The R. Kelly domino effect is in full swing.
Two Michael Jackson accusers who appear in an upcoming documentary say their sexual-abuse allegations have not been discredited as the Jackson estate says, and they want to be heard.
Attorney Vince Finaldi, who represents Wade Robson and James Safechuck in lawsuits alleging Jackson molested them, insists that the suits against the deceased Pop icon were dismissed on technicalities, not a credible trial-by-jury.
The case is now under appeal.
“We stand by our clients, and we believe them, and we fully expect them to be vindicated,” Finaldi told the AP on Thursday.
The bombshell accounts by Robson and Safechuck, who came forward as adults to say Jackson had sexually abused them for years when they were boys, will be relived again in the two-part, four-hour documentary “Leaving Neverland." For many, it will be their first introduction to some of the "survivors" of Michael Jackson's alleged pedophilia.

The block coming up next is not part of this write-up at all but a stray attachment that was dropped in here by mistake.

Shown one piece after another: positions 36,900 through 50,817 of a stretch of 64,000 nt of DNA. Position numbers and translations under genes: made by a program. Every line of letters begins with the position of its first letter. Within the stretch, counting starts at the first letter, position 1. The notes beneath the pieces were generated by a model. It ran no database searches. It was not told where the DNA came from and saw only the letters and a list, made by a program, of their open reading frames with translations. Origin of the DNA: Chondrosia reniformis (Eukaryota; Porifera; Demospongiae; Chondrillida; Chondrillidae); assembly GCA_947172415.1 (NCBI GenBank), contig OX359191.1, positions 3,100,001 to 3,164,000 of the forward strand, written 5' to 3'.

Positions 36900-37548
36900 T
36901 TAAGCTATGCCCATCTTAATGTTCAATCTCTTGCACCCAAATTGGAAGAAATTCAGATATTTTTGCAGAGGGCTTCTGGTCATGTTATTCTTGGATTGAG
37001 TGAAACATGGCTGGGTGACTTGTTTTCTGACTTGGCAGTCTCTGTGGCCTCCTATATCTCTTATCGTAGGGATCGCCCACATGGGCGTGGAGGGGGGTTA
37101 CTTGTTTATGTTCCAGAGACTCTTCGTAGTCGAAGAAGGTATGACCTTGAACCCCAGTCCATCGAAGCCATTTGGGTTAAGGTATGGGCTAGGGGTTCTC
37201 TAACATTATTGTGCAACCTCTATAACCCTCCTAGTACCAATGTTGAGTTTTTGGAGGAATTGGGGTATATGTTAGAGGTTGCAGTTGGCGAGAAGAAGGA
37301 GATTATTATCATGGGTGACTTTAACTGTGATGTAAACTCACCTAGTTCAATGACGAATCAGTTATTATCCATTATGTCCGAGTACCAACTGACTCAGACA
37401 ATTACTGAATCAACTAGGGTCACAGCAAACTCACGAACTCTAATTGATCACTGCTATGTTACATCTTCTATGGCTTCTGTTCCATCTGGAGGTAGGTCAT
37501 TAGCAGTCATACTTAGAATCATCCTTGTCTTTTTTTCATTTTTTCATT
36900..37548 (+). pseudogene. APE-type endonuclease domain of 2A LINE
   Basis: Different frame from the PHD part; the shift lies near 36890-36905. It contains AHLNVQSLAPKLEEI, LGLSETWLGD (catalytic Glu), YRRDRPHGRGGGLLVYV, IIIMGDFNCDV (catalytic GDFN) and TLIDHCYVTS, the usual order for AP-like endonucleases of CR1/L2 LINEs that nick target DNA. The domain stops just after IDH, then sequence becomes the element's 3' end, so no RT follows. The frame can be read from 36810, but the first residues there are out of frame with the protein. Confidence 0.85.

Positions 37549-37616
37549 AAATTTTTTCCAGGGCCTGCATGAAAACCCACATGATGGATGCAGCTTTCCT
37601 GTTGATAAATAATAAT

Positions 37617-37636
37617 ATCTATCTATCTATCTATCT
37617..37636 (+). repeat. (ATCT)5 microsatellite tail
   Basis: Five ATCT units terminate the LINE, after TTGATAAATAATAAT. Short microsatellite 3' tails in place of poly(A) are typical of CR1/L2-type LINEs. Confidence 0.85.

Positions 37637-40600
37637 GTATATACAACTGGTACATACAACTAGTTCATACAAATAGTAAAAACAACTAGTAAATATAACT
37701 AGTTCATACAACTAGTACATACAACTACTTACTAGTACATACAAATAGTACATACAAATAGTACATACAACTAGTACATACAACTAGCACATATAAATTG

Channel 4 and HBO have co-produced award-winning director Dan Reed's two-part documentary.
When allegations of abuse by Jackson involving young boys surfaced in 1993, many found it hard to believe that he could be guilty of such things.
Leaving Neverland explores the experiences of Safechuck, at age ten, and Robson, at age seven, who were both befriended by Jackson. It premieres Jan. 25 at the Sundance Film Festival.